University of California, Berkeley College of Chemistry
EstablishedMarch 12, 1872; 152 years ago (1872-03-12)[1]
DeanDouglas S. Clark
Academic staff
96[2]
Undergraduates963 (2020-21)[2]
Postgraduates539
123 postdoctoral (2020-21)[2]
Location, ,
U.S.

37°52′22.16″N 122°15′22.04″W / 37.8728222°N 122.2561222°W / 37.8728222; -122.2561222
Websitechemistry.berkeley.edu

The UC Berkeley College of Chemistry is one of the fifteen schools and colleges at the University of California, Berkeley. It houses the department of chemistry and the department of chemical and biomolecular engineering,[3][4] both of which are ranked among the best in the world.[5] Its faculty and alumni have won 18 Nobel Prizes, 9 Wolf Prizes, and 11 National Medals of Science.[6]

The College offers bachelor of science degrees in chemistry, chemical engineering, and chemical biology.[2] Chemistry undergraduates have the option to earn a bachelor of arts degree in chemistry from the College of Letters and Science or to specialize in a materials chemistry concentration. With the College of Engineering, the College of Chemistry offers two joint majors: chemical engineering/materials science & engineering and chemical engineering/nuclear engineering. Its graduate programs confer M.S. and Ph.D. degrees in chemical engineering, a Ph.D. in chemistry, and three professional master's degrees.[2]

History

Although Berkeley began offering chemistry courses in 1869, the College was not officially established until 1872, awarding its first Ph.D. in 1885 to John Maxson Stillman, who later founded the chemistry department at Stanford University. A division of chemical engineering was formed in 1946, becoming a department in 1957. The department of chemical engineering changed its name to chemical and biomolecular engineering in 2010 to reflect the widening research interests of its faculty.[1]

Faculty and researchers at the College and affiliated with Lawrence Berkeley National Laboratory are responsible for the discovery of sixteen elements, including berkelium, californium, and seaborgium, named after Nobel laureate, department chair, and alumnus Glenn Seaborg.[7]

Students and faculty

Today, the College comprises one of the largest chemistry programs in the nation, with a faculty of 96 professors, researchers, and lecturers and an enrollment of 963 undergraduate, 539 postgraduate, and 123 postdoctoral students. In the spring of 2021, the College conferred 187 bachelor's degrees and 93 graduate degrees.[2] The faculty includes a Nobel laureate, twelve members of the National Academy of Engineering; 37 members of the National Academy of Sciences; and 34 members of the American Academy of Arts and Sciences. The College has thirty endowed chairs and professorships.[2][8]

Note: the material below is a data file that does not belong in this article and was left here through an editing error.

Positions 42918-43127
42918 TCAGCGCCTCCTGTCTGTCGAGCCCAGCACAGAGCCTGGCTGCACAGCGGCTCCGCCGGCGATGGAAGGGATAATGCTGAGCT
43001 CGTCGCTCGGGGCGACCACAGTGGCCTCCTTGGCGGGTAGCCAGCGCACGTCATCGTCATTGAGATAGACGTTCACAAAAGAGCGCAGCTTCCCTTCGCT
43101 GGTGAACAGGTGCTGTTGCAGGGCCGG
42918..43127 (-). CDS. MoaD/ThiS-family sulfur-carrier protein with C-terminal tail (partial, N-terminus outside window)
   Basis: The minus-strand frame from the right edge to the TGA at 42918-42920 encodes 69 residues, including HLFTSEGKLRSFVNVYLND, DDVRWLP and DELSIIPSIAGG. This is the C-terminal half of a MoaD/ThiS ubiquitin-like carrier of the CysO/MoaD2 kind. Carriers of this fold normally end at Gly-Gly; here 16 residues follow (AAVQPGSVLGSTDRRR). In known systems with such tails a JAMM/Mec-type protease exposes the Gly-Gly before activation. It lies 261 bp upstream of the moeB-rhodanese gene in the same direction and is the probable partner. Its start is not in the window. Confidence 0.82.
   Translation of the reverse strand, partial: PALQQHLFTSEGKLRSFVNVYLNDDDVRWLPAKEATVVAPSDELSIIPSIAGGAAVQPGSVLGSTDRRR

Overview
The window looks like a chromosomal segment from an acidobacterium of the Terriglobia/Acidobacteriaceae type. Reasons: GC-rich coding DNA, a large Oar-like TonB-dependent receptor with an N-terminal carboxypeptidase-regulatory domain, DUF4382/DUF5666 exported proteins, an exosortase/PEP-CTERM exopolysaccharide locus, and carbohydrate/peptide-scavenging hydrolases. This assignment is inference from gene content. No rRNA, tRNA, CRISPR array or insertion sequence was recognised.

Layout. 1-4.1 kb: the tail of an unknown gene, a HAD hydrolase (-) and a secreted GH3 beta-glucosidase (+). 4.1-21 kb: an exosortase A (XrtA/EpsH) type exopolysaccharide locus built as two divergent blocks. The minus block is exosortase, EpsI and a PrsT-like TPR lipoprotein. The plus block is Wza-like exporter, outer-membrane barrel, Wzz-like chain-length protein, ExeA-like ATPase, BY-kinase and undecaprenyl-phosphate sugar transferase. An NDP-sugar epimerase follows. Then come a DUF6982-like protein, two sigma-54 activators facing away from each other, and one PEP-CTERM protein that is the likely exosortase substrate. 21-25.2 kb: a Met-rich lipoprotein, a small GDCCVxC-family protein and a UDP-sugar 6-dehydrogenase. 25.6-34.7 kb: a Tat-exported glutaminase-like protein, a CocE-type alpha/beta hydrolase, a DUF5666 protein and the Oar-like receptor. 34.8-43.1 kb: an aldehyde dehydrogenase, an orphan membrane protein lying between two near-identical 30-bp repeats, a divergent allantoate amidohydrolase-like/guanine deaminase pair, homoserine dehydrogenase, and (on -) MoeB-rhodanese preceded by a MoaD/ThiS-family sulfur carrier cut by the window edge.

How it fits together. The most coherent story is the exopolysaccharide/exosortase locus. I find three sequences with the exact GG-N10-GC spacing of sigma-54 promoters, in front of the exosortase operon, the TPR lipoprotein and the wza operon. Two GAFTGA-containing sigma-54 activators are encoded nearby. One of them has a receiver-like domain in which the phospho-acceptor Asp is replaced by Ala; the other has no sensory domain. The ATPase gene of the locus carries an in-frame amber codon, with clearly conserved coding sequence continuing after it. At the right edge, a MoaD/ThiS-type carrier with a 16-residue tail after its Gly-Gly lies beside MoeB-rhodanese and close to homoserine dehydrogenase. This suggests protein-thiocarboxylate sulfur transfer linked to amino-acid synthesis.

Campus

The College occupies a complex of six buildings on the northeastern corner of the Berkeley campus. Completed in 1917, Gilman Hall, where plutonium was identified in 1941, is the oldest of the buildings. Pimentel Hall, one of the largest lecture halls on campus, features a revolving stage that can accommodate chemistry demonstrations. The buildings are linked by a network of underground hallways and laboratories. The newest building, Tan Hall, was dedicated in 1997. A new building, Healthcock Hall, is scheduled to break ground in 2023-24. [9]

Notable faculty

Notable alumni

Centers and institutes

References

  1. ^ a b "A brief history of the University of California". chemistry.berkeley.edu.
  2. ^ a b c d e f g Berkeley College of Chemistry. "Facts". University of California, Berkeley. Retrieved 9 Jul 2020.
  3. ^ "The Department of Chemistry | College of Chemistry". chemistry.berkeley.edu.
  4. ^ "The Department of Chemical & Biomolecular Engineering | College of Chemistry". chemistry.berkeley.edu.
  5. ^
  6. ^ "Major Awards & Honors | College of Chemistry". chemistry.berkeley.edu.
  7. ^ "#16elements: Berkeley Lab and the Periodic Table". News Center. 2019-01-28. Retrieved 2020-07-10.
  8. ^ "Endowed Chairs and Professorships". chemistry.berkeley.edu.
  9. ^
  10. ^ "Vale Jan Anderson (12 May 1932 – 28 August 2015)". Australian National University. 1 September 2015. Retrieved 6 February 2016.
  11. ^ "Centers & Institutes". chemistry.berkeley.edu.